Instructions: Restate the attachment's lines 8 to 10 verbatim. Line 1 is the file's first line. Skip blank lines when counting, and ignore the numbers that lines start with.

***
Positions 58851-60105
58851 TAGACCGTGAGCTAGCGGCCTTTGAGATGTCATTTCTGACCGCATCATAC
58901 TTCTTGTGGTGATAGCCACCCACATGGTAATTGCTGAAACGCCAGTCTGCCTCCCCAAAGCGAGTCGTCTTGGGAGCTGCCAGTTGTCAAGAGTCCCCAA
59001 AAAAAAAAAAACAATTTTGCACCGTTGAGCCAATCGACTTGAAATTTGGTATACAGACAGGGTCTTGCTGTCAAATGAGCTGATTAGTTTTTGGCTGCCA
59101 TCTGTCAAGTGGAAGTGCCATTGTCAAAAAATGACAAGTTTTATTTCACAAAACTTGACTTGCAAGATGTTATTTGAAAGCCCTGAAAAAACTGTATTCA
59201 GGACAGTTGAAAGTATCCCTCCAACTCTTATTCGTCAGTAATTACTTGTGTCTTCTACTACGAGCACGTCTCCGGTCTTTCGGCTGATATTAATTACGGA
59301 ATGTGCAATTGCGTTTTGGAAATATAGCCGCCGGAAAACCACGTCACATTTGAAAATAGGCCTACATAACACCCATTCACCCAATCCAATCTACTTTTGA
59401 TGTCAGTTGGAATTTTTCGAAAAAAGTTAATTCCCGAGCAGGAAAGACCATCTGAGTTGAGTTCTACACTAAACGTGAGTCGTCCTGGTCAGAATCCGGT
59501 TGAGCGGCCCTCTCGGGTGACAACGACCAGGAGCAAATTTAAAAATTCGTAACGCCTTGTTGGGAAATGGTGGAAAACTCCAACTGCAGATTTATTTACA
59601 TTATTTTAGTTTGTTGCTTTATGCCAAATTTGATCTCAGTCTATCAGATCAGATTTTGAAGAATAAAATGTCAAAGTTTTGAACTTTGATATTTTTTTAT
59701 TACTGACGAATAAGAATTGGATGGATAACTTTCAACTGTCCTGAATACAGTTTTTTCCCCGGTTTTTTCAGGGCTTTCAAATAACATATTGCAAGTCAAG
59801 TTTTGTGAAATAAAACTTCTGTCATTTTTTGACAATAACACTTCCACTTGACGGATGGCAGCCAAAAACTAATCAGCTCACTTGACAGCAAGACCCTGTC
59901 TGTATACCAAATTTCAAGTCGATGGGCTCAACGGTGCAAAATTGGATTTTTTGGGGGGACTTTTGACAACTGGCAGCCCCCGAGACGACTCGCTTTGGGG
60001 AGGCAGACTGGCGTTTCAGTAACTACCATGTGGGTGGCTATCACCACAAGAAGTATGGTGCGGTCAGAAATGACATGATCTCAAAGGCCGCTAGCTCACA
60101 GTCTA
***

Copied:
59401 TGTCAGTTGGAATTTTTCGAAAAAAGTTAATTCCCGAGCAGGAAAGACCATCTGAGTTGAGTTCTACACTAAACGTGAGTCGTCCTGGTCAGAATCCGGT
59501 TGAGCGGCCCTCTCGGGTGACAACGACCAGGAGCAAATTTAAAAATTCGTAACGCCTTGTTGGGAAATGGTGGAAAACTCCAACTGCAGATTTATTTACA
59601 TTATTTTAGTTTGTTGCTTTATGCCAAATTTGATCTCAGTCTATCAGATCAGATTTTGAAGAATAAAATGTCAAAGTTTTGAACTTTGATATTTTTTTAT